I have never been keen on playdates. When I had my first two
sons, I was still working and the boys were so young that I didn't
feel a lot of pressure to partake. Still, I could certainly
appreciate the incentives for other moms. Playdates offered a
chance to bond with women in a similar situation. They were an
opportunity to learn a few tricks of the trade. They gave moms some
important time with adults.
By the time I had my third son in three years, I was no longer
working. I was also in no shape whatsoever for playdates. My
youngest was a screamer who refused to sleep during his entire
first year of life. Bringing somebody else's unsuspecting child
into this exhausted mix of toddlers, infants and sleep-deprived
parents didn't seem like a very good idea.
So when my oldest son started kindergarten, I was surprised by
the sudden uptick in playdate invitations. Yay! Parents had deemed
my kids worthy enough to invite into their homes! My sons were
making friends! I could run to the grocery store without bringing
the whole motley crew! I only saw the upside.
The concept of reciprocity was slow to take
hold, but it did finally occur to me to invite these same
children back to my home. This is when I learned that adding just
one new boy into my carefully orchestrated world of piano practice
and homework resulted in chaos. It didn't matter how well-behaved
the newbie was, that one extra boy made such an impact. My sons
would battle constantly for his attention. They'd gang up on each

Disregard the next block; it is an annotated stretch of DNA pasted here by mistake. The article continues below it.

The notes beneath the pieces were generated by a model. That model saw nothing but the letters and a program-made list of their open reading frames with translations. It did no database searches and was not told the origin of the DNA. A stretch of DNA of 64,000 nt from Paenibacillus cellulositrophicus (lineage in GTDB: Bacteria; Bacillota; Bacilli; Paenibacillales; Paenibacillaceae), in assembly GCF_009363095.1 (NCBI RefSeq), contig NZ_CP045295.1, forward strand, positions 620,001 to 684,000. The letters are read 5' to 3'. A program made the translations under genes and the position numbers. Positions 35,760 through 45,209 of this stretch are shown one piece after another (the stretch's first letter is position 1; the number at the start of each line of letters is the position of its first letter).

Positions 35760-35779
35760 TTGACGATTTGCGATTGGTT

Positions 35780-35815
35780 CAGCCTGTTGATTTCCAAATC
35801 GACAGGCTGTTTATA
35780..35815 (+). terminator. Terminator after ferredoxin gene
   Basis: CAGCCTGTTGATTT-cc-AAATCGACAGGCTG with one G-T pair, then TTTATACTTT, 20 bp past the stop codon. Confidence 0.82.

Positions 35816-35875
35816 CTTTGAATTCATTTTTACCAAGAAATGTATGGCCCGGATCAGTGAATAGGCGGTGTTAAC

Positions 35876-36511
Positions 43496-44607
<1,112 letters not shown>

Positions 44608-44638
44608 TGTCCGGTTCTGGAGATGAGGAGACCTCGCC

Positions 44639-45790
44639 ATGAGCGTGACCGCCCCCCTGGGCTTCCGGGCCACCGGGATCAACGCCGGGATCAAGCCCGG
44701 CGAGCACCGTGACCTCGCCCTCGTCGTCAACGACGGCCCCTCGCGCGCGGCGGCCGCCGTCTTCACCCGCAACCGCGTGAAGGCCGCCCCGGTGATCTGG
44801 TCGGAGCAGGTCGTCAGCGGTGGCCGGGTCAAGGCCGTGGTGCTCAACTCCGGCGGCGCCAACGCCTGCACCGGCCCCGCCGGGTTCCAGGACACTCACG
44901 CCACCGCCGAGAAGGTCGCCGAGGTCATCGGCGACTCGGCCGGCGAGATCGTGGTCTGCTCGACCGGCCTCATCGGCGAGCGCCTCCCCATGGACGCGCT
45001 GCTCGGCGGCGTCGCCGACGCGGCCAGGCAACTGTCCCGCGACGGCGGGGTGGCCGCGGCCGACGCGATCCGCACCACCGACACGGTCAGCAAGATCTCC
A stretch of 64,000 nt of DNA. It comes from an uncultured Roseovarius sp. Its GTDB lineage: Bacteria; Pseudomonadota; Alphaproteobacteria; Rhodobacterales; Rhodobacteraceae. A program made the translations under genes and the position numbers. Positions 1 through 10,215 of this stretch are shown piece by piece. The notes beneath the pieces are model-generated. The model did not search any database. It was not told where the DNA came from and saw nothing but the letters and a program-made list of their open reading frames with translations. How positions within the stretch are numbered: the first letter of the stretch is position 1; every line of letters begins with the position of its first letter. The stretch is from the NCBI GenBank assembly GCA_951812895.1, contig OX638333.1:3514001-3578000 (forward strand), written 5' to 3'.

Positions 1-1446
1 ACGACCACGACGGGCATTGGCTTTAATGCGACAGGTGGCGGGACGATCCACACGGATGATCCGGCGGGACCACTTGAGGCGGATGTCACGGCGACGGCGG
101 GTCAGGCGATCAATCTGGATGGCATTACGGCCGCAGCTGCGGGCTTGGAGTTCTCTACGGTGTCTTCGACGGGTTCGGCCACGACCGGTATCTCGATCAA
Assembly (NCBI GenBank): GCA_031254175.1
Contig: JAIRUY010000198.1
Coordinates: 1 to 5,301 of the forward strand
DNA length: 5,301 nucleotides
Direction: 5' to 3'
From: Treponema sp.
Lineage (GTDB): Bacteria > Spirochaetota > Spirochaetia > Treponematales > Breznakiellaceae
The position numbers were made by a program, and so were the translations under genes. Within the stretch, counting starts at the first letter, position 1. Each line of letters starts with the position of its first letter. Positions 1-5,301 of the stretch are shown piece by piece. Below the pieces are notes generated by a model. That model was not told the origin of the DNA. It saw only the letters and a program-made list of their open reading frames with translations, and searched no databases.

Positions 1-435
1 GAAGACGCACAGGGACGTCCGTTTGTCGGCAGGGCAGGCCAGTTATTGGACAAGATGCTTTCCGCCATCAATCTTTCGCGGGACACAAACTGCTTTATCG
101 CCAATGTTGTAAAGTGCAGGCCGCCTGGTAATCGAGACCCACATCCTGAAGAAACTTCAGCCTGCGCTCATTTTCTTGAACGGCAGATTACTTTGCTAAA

other. My "no screaming" rule went out the window and my authority
was effortlessly usurped by a quartet of amped-up Y
There would be wrestling, running, and the inevitable crying
whenever a kid got his feelings hurt or took an inadvertent elbow
to the face from another boy. And because of my rather high
expectations of all children, I quickly became known as the "mean
mom" who refused to hand out cookies until everybody had washed
their hands, sat quietly at the kitchen table, and used proper
I am a little nuts in case you missed that.
Heading into the CPS winter break, I was sick and tired of the
relentless demands for playdates. The boys had been testing my
patience with recent breaches in etiquette and had gone so far as
to ask for playdates in front of other children and parents. There
is nothing worse than having a parent look at you expectantly as
your kid screams, "Can Bobby come over to our house and play
right now?" I blew up.
I announced to my gang that we were not doing any playdates for
the remainder of the winter. They were not going to anybody's house
and we were not having anybody over. They needed to learn
to play well with each other. They needed to stop haranguing me in
public. They needed to work on developing decorum before I would
ever consider reinstating playdate privileges again.
The collective protest was deafening, to which I responded:
Mommy endured three C-sections to give you people playmates,
so STOP IT. I have scars! I have stretch marks! And you have each
other! NO MORE DISCUSSION.
I added that last part mostly because I didn't want to answer
questions about C-sections.
Since my decree passed, I've received a couple of surprised
looks from moms who fear I am embracing isolationism.
Home-schooling, even. Shaaa. For the record, I will always meet a
mom at a park, a roller rink, or even a bowling alley. Please just
don't assign me any more children. I am a woman who knows her
limits. Perhaps even the fates themselves knew what they were doing
in cutting me off at three kids. After all, we all have a magic
number. Mine is apparently three. Firm.
Marianne is mother of three sons and the wife of a southside Irish fireman. She has learned that sometimes you're just too dumb to know what makes you happy. She blogs regularly at We Band of Mothers (webandofmothers.com) and curses with even greater frequency. Her material is written for the imperfect, the imprudent, and the impatient mothers who know that all this stuff is really very funny if you just give it a minute.
See more of Marianne's stories here.
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